• Analyse and adjust content for keyword optimisation as you are writing it

Leave the competition to your competitors

Something extremely important to keep in mind – each page on your site should target different keywords. The last thing you want is for two of your pages to compete for the same keyword, ultimately knocking both down the SERPs.

If you are our theoretical tender database, for instance, you would target “australian tender websites” as a long-tail keyword for your home page. For a services page about e-procurement services, you would target “e procurement portal” and steer clear of using the term “tender websites” if at all possible. When researching keywords, make sure to do separate research for each page.

Keyword-optimising pages

Once you’ve done your research and identified clusters of target keywords for each of your pages, you can begin optimising your content. The ideal keyword density is 1-2% for most pages. 1-2% is the sweet spot between not enough (meaning Google won’t associate your page with your target keyword) and keyword stuffing (which results in crippling penalties from Google).

Because you want to use your keyword at least a few times on a page, the minimum word count for a page is around 500 words to make the usage seem natural.
Keyword optimisation is not just about density. There are three main ways that Google’s algorithms judge your keyword usage:

keyword density for SEO tender opportunity database


The ideal density is typically said to be 1-2%, but that varies and there’s no one set number. Some sites rank highly with densities of 3 or 4 %, while others receive harsh penalties that knock them so far down the SERPs that they struggle to ever recover.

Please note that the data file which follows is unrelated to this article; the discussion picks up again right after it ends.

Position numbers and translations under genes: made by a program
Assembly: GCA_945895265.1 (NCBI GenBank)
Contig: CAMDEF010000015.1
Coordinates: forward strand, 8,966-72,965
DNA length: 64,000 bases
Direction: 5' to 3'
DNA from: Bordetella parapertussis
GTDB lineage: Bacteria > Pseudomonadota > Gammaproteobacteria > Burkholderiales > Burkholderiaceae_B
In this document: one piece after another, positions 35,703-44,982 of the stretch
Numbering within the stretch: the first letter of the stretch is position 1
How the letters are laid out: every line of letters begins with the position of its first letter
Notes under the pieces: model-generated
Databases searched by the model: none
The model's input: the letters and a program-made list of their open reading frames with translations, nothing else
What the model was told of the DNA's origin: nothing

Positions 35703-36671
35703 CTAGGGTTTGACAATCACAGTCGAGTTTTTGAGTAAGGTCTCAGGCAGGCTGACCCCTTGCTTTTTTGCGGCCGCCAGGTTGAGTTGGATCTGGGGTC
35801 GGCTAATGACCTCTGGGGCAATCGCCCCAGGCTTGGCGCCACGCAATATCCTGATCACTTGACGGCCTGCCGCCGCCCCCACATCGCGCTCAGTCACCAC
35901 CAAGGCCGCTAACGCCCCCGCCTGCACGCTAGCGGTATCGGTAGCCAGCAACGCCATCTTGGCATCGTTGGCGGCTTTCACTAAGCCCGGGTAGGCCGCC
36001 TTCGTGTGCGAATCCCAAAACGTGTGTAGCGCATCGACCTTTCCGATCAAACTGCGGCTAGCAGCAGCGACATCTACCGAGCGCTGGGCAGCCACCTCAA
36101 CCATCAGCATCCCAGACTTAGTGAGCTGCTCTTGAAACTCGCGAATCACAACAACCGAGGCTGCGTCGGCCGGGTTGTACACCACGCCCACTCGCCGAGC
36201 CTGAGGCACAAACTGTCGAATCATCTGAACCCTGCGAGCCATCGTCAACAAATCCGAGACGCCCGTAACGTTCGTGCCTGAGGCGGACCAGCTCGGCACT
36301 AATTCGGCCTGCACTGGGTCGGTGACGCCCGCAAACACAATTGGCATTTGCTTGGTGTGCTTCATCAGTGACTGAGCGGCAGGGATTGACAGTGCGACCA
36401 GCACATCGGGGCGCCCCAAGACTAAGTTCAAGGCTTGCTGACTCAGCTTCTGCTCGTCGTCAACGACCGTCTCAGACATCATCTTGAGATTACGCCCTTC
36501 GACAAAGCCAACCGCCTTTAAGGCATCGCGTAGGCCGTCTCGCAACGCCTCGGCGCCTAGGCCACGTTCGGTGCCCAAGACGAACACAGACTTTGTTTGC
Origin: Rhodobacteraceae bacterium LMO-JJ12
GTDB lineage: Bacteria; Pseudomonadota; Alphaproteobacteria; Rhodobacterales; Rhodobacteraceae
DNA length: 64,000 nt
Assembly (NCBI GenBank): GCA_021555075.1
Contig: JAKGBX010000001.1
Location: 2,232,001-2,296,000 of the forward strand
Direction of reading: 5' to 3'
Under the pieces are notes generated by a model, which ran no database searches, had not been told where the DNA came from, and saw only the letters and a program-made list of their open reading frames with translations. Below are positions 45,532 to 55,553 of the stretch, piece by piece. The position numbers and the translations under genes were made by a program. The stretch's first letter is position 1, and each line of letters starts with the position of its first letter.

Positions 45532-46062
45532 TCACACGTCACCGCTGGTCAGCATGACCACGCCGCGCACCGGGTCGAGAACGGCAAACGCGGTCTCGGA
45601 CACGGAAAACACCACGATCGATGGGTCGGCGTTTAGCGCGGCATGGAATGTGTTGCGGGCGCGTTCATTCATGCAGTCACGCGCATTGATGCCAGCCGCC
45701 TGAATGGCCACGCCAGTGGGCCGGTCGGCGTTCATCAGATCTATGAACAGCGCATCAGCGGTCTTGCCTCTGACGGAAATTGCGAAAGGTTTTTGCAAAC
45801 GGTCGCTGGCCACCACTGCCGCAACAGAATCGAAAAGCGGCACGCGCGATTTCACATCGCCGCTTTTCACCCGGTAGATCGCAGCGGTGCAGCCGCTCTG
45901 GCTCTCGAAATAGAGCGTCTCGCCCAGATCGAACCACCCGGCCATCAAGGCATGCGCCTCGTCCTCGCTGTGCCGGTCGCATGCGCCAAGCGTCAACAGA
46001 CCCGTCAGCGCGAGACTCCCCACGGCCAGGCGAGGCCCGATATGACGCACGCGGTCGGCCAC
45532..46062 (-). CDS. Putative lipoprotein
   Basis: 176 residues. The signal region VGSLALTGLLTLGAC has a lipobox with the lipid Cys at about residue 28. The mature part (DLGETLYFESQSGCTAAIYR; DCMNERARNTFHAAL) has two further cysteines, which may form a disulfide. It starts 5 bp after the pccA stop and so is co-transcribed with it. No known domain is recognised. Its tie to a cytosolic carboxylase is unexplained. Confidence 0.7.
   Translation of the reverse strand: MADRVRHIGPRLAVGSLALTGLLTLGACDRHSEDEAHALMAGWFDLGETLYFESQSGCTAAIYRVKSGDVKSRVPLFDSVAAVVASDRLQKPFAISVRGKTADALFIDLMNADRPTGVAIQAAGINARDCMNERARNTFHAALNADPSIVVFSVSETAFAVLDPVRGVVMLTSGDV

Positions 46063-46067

This refers to the distance between two uses of the same keyword. Keywords shouldn’t reoccur to close to each other, as this indicates to Google that you are keyword stuffing. There are few things that Google hates more than being tricked into ranking a poor-quality page highly by marketers stuffing keywords into content in unnatural ways. Keyword stuffing results in harsh penalties that can drop a site from number one to the fifth page as fast as you can say “bad SEO practices”.


Where on the page the keyword occurs is also a determining factor for Google’s search algorithms.

  • Headings should contain the keyword. Those little heading tags serve as amplifiers for the keyword, making it easier to find. The fact that your headings contain the keyword also proves that your content is on that topic and doesn’t just happen to contain the keyword.
  • The keyword should be near the top, in the first sentence if possible. Google values skilful writing, and a good writer establishes the chosen topic quickly.
  • Your closing paragraph should repeat the keyword, proving that the whole page is about that topic. If you still need to increase the density, sprinkle it throughout the rest of the content.


If keywords form one pillar of SEO, the other is links. Links are the basis for a site’s authority. Even if all your content is keyword optimised to perfection, your site will struggle to rank without any authority. Links can be divided into three categories:


Outbound links are those from your site to another. Authority flows through links, so outbound links don’t have much effect on your site’s SEO.


Inbound links are the most valuable of links. As authority flows through links, an inbound link from a site with a lot of authority increases your own site’s authority.